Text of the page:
There has been some pruning of the BPO portfolio to what Accenture calls “flywheels" (e.g. F&A, procurement, marketing, mortgage processing). Accenture is looking to take these flywheels to its strategic accounts (it now has 141 Diamond clients) in sole sourced enggements. Accenture has always sought to develop sole source opportunities rom within its existing client base - we detected an even more intense focus on this.

Accenture Strategy: Continues to be a Key Differentiator   

Of course vendors look to mine their existing accounts, but Accenture is at an advantage here because of its consulting capabilities and access to the C suite. And here it has global scale (8k people). Its ability to work with the client at the business/technology interface is clearly a differentiator in an environment when businesses are facing disruption because of changes in technology.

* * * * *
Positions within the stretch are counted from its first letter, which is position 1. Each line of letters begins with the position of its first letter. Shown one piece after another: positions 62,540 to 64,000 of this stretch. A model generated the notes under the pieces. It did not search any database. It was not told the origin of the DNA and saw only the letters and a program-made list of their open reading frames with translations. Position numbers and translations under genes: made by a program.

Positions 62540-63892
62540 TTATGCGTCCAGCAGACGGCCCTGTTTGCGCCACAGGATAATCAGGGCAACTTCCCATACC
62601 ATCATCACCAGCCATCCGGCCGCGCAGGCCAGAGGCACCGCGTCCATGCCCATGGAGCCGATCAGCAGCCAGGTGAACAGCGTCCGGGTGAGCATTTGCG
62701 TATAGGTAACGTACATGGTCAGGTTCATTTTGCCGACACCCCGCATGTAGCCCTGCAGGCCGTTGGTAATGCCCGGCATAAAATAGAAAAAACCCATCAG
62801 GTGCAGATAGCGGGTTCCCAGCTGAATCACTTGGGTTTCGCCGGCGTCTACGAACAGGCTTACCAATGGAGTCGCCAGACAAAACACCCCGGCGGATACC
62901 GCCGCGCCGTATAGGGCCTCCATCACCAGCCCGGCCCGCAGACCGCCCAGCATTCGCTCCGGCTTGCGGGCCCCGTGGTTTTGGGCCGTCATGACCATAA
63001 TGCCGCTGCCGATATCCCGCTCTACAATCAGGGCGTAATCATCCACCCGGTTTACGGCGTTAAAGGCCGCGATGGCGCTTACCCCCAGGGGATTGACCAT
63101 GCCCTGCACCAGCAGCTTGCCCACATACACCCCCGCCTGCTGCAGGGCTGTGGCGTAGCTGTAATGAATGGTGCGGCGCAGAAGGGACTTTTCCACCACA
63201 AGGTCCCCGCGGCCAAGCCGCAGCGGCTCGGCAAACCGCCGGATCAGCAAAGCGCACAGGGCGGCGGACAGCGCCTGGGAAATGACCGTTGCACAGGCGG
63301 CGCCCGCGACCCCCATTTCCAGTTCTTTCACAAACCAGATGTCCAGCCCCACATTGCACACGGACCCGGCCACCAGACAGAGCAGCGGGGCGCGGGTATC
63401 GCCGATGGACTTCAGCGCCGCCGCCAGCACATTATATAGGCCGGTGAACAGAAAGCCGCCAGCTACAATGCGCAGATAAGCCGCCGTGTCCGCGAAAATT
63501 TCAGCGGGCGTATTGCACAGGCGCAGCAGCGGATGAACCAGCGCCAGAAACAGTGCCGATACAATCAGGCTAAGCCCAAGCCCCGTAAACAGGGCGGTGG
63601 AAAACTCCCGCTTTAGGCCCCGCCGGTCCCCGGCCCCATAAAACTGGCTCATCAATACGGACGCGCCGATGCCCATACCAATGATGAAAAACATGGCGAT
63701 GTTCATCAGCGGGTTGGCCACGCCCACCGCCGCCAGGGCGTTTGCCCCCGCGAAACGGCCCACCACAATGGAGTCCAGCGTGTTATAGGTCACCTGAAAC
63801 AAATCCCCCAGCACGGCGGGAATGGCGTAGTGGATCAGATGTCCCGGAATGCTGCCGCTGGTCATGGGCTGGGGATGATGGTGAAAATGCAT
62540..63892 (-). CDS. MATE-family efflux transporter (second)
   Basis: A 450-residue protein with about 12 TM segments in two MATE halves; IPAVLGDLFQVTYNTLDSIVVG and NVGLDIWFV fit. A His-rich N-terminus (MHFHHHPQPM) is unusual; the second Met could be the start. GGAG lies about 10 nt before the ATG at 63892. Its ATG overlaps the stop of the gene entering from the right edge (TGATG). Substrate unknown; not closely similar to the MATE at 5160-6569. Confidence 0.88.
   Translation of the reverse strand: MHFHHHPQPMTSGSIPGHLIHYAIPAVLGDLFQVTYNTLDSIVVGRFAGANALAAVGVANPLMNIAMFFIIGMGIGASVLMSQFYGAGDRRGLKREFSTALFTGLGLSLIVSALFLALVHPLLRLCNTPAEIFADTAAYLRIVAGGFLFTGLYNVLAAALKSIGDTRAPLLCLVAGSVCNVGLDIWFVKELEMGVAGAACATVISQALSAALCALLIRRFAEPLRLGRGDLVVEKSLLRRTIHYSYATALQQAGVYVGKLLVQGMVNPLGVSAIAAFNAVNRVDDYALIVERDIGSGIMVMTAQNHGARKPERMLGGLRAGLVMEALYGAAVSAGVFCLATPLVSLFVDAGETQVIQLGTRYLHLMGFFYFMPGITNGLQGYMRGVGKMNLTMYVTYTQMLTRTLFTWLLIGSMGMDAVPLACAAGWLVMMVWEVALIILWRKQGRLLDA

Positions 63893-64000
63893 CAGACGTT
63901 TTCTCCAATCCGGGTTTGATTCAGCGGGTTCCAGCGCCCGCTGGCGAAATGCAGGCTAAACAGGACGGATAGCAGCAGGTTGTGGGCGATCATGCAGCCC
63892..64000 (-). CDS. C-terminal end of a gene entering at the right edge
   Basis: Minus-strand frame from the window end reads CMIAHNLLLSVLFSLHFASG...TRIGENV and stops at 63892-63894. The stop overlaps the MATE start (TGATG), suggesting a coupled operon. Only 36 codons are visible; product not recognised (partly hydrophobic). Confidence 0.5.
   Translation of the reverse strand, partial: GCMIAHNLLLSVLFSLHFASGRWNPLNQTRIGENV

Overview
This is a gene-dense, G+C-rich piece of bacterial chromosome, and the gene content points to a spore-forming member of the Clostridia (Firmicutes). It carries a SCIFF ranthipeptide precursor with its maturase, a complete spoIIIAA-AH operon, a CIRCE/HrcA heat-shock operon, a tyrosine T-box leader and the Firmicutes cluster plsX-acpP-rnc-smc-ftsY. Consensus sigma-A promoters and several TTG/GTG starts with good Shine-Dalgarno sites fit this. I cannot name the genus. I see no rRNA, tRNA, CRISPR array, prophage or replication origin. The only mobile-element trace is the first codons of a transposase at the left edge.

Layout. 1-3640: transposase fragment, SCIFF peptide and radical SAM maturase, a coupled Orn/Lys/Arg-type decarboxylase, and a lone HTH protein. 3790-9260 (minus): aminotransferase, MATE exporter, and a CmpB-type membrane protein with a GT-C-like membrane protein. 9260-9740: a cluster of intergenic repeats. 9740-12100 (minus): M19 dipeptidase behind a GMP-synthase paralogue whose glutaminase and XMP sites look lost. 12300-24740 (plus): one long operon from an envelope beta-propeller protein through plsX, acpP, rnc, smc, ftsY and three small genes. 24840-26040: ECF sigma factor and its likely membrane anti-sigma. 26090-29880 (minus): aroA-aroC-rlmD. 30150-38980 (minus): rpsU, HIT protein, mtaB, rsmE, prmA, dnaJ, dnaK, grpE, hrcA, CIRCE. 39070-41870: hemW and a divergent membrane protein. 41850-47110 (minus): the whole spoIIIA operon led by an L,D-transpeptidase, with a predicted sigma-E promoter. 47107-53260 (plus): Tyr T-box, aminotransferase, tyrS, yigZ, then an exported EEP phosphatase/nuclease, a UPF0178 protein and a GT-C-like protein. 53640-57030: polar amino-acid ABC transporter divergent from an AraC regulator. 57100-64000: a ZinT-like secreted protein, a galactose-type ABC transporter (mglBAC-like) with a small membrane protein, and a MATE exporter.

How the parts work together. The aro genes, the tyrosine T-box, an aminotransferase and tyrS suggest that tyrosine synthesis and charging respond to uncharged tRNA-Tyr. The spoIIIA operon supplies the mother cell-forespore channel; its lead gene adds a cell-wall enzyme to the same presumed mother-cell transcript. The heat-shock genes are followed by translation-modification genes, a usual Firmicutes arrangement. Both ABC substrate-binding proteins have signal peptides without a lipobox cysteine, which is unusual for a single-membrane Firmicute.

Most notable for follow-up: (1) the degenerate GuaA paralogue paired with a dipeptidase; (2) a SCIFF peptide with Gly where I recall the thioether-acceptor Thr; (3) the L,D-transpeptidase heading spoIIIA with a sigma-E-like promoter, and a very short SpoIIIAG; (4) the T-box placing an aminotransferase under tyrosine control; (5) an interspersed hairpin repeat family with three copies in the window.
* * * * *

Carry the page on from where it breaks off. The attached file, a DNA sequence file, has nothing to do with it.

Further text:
Just as it supports its clients to prepare for, or adapt to, changing market conditions, Accenture has had to do the same for itself in the last few years (four years ago, it had two years of negative growth). The reinvention of its portfolio has been done smoothly and relatively quickly (certainly compared with some other vendors). And Accenture is not standing still…expect to see different types of partnerships as it builds capability to support clients across different industries benefit from new opportunities around the IOT.  

Comments to this post:

  • Very interesting reading, particularly the 8 key attributes you remind. Where do you see Tech Mahindra's positioning in these attributes?

    Oct 17, 2014, by Sudarshan Chakrapani

  • great question, Sudarshan, but a bit like comparing apples and pears. I don't imagine Tech Mahindra and Accenture often come p against each other in competitive opportunities. I missed the recent Tech Mahindra event in London and also haven't had much interaction with your company recently nor come across clients talking about you - so not best placed to comment...

    Oct 22, 2014, by